The Soldier by Rupert Brooke

“The Soldier” A Detailed Look at a Criticized Poem Grief, death, devastation: with the strong exception of Rupert Brooke, these were the themes reflected in most war poetry during WWI. Brooke laced his poetry with sentimentality and nationalism, which was very different from the themes of other works during the time. Many people love and admire his poems, but despite his poetry being criticized by the public, Rupert Brooke was a talented young poet throughout World War I. This poem was first published in Brooke’s book of sonnets, 1914 rightly named for the year they were authored.

WWI was an influential time for poetry and a catalyst for an important movement in poetry; war poetry. The poetry of this time reflected the feelings of the general public at the commencement of WWI. Brooke’s “The Soldier,” though seen as a hymn to the great nation of England during WWI, is today seen as overly sentimental and as romanticizing the horrors of the war through strong figurative language and symbols (“The Soldier”). The theme reflected most prominently in “The Soldier,” patriotism, is seen again in many of Brooke’s war sonnets, but not commonly in the poetry of emerging poets during the war.

Brooke is notorious for his use of sentimentality and nationalism in his war poetry. The voice in “The Soldier” talks about his untimely death in a fiercely patriotic manner, undaunted by his likely demise. When referring to the foreign field in which he will be buried, he describes it with “…there’s some corner of a foreign field that is forever England. There shall be in that rich earth a richer dust concealed” (Brooke). In these lines Brooke is saying that the dust, the earth, in which he is buried in will be richer because an English soldier lies in it; because a piece of England lies beneath the earth.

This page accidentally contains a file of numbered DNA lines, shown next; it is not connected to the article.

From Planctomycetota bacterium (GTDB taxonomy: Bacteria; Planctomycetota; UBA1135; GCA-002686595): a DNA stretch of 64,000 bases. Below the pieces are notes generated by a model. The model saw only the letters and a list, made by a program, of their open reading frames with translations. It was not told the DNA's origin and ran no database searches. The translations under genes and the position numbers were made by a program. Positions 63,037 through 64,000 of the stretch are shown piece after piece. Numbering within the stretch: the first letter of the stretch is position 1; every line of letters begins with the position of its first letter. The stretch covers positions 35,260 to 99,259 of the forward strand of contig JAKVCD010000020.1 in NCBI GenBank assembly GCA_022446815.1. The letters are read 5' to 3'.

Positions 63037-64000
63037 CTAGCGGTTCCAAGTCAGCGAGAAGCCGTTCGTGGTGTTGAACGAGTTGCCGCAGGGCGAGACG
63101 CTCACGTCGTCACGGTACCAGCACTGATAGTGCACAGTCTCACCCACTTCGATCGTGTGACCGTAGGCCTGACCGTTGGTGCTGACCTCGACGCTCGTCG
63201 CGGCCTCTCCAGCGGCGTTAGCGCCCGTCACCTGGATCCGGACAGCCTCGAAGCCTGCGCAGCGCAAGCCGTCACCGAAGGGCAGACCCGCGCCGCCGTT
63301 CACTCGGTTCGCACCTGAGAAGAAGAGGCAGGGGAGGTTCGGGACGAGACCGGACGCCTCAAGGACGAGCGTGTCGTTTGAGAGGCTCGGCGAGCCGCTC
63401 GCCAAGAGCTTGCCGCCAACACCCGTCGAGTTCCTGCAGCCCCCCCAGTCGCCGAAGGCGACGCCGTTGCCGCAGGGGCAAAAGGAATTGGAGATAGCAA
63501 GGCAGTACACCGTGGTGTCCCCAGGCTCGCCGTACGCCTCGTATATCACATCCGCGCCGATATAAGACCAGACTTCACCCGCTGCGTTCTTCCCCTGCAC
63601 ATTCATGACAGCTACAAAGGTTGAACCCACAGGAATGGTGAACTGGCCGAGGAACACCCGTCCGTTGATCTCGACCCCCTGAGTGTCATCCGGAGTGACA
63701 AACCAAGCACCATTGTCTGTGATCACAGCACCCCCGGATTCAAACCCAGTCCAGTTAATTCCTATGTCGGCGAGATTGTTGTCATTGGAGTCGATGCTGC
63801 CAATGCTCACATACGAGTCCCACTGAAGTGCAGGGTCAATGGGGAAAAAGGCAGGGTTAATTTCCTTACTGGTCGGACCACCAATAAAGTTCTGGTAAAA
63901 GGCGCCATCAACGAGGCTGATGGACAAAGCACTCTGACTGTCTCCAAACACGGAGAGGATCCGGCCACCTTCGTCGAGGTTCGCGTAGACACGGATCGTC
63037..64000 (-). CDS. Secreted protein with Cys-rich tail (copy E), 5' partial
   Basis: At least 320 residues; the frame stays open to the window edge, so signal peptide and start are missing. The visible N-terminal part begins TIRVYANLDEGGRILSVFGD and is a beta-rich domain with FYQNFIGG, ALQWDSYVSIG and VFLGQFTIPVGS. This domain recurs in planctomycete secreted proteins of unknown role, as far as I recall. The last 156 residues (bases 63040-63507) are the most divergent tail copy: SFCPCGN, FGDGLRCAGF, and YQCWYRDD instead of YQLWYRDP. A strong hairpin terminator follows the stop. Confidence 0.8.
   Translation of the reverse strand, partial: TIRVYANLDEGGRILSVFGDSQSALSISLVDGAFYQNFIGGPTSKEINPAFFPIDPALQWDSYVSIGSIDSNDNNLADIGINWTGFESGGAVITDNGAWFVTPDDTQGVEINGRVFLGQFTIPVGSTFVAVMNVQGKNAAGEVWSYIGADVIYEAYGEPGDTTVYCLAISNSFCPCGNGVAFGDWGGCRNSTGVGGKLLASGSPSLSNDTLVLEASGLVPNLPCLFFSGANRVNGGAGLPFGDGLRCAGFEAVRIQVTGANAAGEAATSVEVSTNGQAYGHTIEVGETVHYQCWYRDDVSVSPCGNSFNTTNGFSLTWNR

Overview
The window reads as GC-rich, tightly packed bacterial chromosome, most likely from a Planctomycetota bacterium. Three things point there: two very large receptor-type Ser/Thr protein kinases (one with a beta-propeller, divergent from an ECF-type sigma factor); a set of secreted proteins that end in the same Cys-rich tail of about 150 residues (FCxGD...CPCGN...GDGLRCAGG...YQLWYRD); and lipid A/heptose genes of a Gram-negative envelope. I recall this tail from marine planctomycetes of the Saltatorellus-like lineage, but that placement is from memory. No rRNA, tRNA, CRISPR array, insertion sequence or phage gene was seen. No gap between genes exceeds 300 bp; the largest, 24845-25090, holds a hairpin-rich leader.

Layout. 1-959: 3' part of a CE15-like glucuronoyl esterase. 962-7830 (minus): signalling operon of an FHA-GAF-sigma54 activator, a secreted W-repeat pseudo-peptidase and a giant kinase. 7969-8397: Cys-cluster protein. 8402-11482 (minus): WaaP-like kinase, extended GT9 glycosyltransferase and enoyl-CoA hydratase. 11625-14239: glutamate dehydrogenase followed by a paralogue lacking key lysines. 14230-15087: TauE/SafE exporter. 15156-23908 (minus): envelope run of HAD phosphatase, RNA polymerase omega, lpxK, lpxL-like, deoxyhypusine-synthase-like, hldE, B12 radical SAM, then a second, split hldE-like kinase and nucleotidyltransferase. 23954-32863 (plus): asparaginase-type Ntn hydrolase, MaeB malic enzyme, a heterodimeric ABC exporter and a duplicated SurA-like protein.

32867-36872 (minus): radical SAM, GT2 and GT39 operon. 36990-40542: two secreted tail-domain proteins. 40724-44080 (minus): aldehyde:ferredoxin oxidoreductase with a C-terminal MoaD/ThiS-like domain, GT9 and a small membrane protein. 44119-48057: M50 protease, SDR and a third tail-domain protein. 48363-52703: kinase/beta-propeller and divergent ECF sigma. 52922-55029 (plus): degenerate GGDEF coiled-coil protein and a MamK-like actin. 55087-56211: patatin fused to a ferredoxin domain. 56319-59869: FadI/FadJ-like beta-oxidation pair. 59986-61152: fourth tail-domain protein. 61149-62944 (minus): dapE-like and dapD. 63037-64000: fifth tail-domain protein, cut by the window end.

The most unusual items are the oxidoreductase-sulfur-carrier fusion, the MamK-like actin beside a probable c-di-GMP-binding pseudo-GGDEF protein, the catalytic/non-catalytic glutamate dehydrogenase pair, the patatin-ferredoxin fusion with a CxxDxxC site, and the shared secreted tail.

Through this statement, Brooke is associating the soldier in the poem with England, making him not just English, but England. Patriotism shines through again in the next lines, “A dust whom England bore, shaped, made aware,/ Gave, once, her flowers to love, her ways to roam,/ A body of England’s, breathing English air…” (Brooke). “A body of England’s” supports Brooke’s embodiment of soldiers as not only English, but England. It is these examples of Brooke’s strong patriotism reflected in his poetry that created the riticism for its maudlin nature (“The Soldier”). In continuation, the second most prominent theme employed by Brooke is the notion of transformation, which is distinguished clearly throughout “The Soldier. ” The second stanza was a prime example of the conversion displayed in the poem. The line in the second stanza, “And think, this heart, all evil shed away” (Brooke) implies a transformation from a soldier, ordinary and human, to a cleansed soul who will live forever through England.

The second stanza is saying that with death for your country comes great honor and transformation into a pure soul, forever remembered for fighting to the end for their country. By making yourself a martyr, you have “cleansed your soul” and this is a great transformation. This idea is what inspired soldiers to be willing to die for their country, and to want to fight for England. Brooke is saying that there is a larger purpose that can be achieved through death, which is another example of Brooke romanticizing the war and death.